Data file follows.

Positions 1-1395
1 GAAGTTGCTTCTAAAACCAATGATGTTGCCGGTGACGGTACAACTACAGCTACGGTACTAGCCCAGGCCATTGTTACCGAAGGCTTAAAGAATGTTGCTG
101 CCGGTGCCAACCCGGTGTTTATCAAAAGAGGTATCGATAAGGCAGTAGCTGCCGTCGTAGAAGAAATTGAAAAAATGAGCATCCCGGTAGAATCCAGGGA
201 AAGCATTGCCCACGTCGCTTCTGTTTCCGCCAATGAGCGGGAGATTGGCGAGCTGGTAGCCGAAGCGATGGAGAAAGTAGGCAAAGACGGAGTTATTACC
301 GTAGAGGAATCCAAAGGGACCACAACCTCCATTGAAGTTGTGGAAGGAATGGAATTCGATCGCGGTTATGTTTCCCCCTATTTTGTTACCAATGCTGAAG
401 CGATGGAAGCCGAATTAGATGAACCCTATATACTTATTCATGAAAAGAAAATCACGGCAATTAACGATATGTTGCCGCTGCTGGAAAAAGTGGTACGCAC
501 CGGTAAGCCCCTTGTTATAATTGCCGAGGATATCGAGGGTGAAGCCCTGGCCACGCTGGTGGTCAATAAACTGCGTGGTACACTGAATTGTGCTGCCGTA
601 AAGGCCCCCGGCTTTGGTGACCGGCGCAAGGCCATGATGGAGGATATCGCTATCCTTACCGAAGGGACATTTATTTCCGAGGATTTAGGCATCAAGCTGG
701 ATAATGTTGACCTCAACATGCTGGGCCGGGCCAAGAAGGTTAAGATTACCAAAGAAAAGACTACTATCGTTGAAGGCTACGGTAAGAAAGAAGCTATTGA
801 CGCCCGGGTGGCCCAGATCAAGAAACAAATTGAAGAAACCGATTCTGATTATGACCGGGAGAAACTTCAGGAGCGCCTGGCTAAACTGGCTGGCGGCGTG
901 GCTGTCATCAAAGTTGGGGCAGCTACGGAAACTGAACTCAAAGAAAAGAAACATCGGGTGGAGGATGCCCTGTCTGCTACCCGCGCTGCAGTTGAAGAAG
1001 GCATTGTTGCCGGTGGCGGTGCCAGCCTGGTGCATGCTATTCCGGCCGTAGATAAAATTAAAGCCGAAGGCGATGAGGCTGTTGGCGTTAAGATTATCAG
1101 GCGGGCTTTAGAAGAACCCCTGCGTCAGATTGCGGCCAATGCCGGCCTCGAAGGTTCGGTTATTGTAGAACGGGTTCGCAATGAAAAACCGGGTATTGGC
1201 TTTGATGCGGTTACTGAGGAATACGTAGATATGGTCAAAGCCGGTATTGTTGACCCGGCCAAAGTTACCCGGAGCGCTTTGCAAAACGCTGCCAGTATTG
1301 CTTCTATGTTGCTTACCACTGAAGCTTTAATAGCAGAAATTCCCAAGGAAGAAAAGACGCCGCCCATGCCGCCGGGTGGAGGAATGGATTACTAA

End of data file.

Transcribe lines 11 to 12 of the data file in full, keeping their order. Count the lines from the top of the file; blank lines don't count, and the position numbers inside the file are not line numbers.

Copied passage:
901 GCTGTCATCAAAGTTGGGGCAGCTACGGAAACTGAACTCAAAGAAAAGAAACATCGGGTGGAGGATGCCCTGTCTGCTACCCGCGCTGCAGTTGAAGAAG
1001 GCATTGTTGCCGGTGGCGGTGCCAGCCTGGTGCATGCTATTCCGGCCGTAGATAAAATTAAAGCCGAAGGCGATGAGGCTGTTGGCGTTAAGATTATCAG